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Judgment day for Israel’s legal system

The pathetic punishment meted out to a Bedouin who sodomized a little girl in her Negev home helps explain the advent of the country’s new “full, full, right-wing” government.

Credit: via Wikimedia Commons.
Credit: via Wikimedia Commons.
Ruthie Blum
Ruthie Blum
Ruthie Blum is a Tel Aviv-based columnist and commentator. She writes and lectures on Israeli politics and culture, as well as on U.S.-Israel relations. The winner of the Louis Rappaport award for excellence in commentary, she is the author of the book "To Hell in a Handbasket: Carter, Obama, and the 'Arab Spring.'”

Nationwide outrage over the light sentence meted out by the Beersheva Juvenile Court last Wednesday to a Bedouin who sodomized a little girl two years ago sheds light on why the right garnered a clear victory on Nov. 1.

As the 25th Knesset is sworn in today (Tuesday), with coalition negotiations in full swing, the above heinous crime and measly punishment can help explain the election results. Chattering-class hysteria notwithstanding, the probability that Religious Zionist Party member Itamar Ben-Gvir will be given the public-security portfolio he’s been demanding is actually a relief to much of the public.

Ben-Gvir is by no means the only figure who’s been bemoaning the loss of Israeli governance in the Negev, which, despite being located in the south of the country, is often referred to as the “Wild West.” But his shouts about and proposed remedies for restoring law and order in that and other key areas have resonated far and wide; as has the rape case in question.

The horror story took place on a Friday night, after the child and her family had finished their Shabbat meal and gone to sleep. Three young men—two of them aged 17, and the third, who waited outside in a getaway car, past his 18th birthday—approached the house.

The “teenagers” had already burgled other residences, so they must have been feeling pretty confident when they entered this one. All their scrounging produced, however, was 50 shekels ($14.50) and a few toys.

But then they came upon the room of the victim and her three brothers. While one held a flashlight, the other climbed onto the bed of the 10-year-old girl and violated her anally.

Her screams alerted her parents, but also sent the rapist and his accomplice running. The incident, naturally, traumatized the child and her distraught mother and father. The latter would later wail that if he had managed to catch the perpetrators and shoot them, he would have been the one under indictment.

For the following 24 months, the rapist—who not only didn’t express remorse, but smiled smugly during his trial—was held in a youth facility, where he received (you guessed it!) therapy. Even progressives haven’t been able to stomach his having been treated as a minor, given the gravity of his very adult evil deed.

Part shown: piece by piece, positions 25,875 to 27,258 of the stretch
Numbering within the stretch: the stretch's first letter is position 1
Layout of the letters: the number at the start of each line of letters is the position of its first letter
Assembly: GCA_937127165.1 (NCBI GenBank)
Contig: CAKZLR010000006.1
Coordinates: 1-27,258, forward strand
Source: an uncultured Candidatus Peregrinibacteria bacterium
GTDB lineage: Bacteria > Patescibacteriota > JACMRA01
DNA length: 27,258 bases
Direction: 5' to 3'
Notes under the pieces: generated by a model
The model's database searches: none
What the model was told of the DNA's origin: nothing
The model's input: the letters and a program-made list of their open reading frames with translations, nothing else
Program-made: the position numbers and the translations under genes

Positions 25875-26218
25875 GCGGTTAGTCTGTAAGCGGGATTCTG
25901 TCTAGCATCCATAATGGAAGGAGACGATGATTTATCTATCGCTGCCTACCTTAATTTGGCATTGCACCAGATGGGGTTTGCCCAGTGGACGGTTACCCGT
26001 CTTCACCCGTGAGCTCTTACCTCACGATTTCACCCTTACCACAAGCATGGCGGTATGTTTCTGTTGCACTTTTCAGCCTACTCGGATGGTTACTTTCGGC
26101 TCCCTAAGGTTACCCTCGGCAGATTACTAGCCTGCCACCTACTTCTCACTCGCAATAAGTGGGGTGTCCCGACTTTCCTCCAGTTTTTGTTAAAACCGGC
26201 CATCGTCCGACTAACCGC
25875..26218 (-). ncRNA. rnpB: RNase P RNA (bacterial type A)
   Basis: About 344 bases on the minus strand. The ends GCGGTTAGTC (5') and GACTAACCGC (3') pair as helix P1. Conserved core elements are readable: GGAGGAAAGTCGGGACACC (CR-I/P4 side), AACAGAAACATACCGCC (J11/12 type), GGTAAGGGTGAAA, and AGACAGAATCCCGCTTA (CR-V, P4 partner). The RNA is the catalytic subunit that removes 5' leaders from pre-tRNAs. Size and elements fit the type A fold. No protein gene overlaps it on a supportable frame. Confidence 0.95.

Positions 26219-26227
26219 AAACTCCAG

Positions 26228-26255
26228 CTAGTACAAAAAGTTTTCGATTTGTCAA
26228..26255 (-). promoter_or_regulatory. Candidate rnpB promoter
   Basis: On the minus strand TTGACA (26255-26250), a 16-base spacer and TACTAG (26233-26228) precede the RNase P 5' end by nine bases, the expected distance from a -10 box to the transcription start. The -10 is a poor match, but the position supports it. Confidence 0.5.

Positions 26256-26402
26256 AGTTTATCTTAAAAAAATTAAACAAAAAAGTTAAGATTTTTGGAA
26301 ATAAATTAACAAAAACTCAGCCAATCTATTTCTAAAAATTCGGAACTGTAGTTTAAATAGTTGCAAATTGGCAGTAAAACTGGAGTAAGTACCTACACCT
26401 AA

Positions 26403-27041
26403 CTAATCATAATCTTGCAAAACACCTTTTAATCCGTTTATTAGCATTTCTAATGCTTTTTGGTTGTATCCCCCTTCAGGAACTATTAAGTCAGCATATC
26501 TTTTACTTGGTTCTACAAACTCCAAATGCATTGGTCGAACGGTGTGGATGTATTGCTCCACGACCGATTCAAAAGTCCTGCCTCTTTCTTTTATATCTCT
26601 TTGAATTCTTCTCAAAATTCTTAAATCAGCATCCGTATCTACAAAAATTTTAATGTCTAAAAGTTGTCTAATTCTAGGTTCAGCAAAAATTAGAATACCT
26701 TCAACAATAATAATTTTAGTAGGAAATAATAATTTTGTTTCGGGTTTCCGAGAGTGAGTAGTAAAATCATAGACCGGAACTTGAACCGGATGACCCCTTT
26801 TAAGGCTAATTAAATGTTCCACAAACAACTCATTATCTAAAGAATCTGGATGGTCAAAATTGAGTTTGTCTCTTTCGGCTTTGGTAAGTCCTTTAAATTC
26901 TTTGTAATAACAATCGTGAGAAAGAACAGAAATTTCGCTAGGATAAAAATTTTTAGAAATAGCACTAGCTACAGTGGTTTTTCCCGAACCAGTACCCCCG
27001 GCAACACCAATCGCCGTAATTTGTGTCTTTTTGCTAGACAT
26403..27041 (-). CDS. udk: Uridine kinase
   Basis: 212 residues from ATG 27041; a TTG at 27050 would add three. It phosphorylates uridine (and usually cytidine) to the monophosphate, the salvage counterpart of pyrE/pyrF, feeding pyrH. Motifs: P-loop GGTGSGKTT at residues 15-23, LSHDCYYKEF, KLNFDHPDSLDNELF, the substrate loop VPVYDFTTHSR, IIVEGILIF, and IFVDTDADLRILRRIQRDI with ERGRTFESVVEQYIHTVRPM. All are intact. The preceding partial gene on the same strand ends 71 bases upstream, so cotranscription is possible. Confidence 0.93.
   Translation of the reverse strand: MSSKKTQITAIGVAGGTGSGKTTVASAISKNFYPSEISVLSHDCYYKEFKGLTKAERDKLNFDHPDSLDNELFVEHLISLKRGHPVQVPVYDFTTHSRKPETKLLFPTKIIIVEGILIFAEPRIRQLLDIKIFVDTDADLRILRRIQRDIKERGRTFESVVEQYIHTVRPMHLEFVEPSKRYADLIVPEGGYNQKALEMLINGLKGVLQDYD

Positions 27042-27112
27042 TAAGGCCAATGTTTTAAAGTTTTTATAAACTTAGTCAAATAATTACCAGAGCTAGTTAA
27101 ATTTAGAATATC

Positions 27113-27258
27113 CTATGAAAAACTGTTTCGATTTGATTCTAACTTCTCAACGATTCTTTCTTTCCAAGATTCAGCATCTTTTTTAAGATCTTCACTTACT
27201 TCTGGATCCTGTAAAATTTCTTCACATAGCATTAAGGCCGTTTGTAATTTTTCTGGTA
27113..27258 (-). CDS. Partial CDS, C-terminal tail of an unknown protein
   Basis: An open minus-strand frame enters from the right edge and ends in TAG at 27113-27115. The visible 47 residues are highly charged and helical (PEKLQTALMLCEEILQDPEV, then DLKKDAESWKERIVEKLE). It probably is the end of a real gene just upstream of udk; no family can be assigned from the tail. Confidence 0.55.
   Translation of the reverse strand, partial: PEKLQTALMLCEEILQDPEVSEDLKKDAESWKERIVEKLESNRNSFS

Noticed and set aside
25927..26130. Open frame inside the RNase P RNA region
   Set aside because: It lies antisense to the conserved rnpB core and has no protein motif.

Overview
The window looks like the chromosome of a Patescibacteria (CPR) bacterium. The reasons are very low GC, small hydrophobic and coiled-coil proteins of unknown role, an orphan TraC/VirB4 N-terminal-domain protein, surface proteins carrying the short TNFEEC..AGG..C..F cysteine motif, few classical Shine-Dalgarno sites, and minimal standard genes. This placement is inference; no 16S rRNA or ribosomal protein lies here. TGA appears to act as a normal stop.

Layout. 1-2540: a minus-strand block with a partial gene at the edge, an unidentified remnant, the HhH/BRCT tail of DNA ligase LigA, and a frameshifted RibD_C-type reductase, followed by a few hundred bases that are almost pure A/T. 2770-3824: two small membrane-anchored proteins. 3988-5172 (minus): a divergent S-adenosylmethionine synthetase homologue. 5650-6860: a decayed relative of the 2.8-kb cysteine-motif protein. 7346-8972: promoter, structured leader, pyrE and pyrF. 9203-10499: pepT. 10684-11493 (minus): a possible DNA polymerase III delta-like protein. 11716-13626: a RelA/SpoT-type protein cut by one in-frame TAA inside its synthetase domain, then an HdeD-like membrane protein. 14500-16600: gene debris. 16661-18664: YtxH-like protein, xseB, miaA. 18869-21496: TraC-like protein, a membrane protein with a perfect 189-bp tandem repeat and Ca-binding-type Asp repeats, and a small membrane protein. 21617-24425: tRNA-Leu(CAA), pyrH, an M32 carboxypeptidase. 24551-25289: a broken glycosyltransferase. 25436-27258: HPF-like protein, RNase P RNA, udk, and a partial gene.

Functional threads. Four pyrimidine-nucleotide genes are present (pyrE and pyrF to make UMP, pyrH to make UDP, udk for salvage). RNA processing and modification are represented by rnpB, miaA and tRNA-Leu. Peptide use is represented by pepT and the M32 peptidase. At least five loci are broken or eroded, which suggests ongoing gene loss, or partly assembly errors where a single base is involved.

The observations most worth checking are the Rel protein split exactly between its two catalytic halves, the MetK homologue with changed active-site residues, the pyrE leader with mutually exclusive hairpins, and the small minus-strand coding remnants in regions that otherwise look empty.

The travesty of the now 19-year-old pedophile’s ridiculous sentence—five years in jail, with the possibility of parole, and a 70,000-shekel ($20,400) fine—elicited such an outcry that Beersheva District Court Justice Yael Raz-Levi, who led the three-judge panel that convicted him, has been provided a security detail.

It’s precisely the kind of protection that the little girl, her neighbors in the Negev and the rest of the population wish they were fortunate enough to have. As Beersheva Mayor Rubik Danilovich told Channel 12 on Wednesday, “The State of Israel lost its way. These lax sentences only invite more and more disturbing incidents … [T]his is how a society disintegrates.”

All that’s necessary to grasp the depth of the depravity and reverse discrimination of the ruling is a review of Raz-Levi’s reasons for the decision. It’s particularly incomprehensible in view of the panel’s acknowledgement that a “severe and deterrent punishment of actual imprisonment behind bars” is in order.

The rationalization for the leniency, reads, in part: “One cannot ignore considerations, such as the defendant’s rehabilitation, reported by his probation officers, as a result of his persistence in a lengthy treatment process, despite rough conditions and a long stay … in a locked residence with almost no vacations.” Boo-hoo.

The judges further point to the “progress he’s made in his understanding and internalizing of the seriousness of the offenses he committed, and in his taking of responsibility for his actions, even if it is relatively slow progress.” [Emphasis added.]

Weight should also be given, they claim in true liberal fashion, to the defendant’s “personal circumstances” and “difficult family relationships.”

Adding insult to the lifelong injury caused by this predator—who wouldn’t have dared rape a Bedouin, let alone a prepubescent one, for justified fear of being slaughtered—the Defense Ministry rejected the request of the victim’s family to be recognized as targets of anti-Jewish terrorism. Their lawyer’s appeal against that decision was heard on Monday at the Tel Aviv District Court.

Whatever the outcome, the entire episode, from start to finish, is a microcosm of the erosion of a system in desperate need of overhaul. Rectifying this situation is among the main projects that the new “full, full, right-wing” government was chosen to undertake.

Ruthie Blum is an Israel-based journalist and author of “To Hell in a Handbasket: Carter, Obama, and the ‘Arab Spring.’ ”

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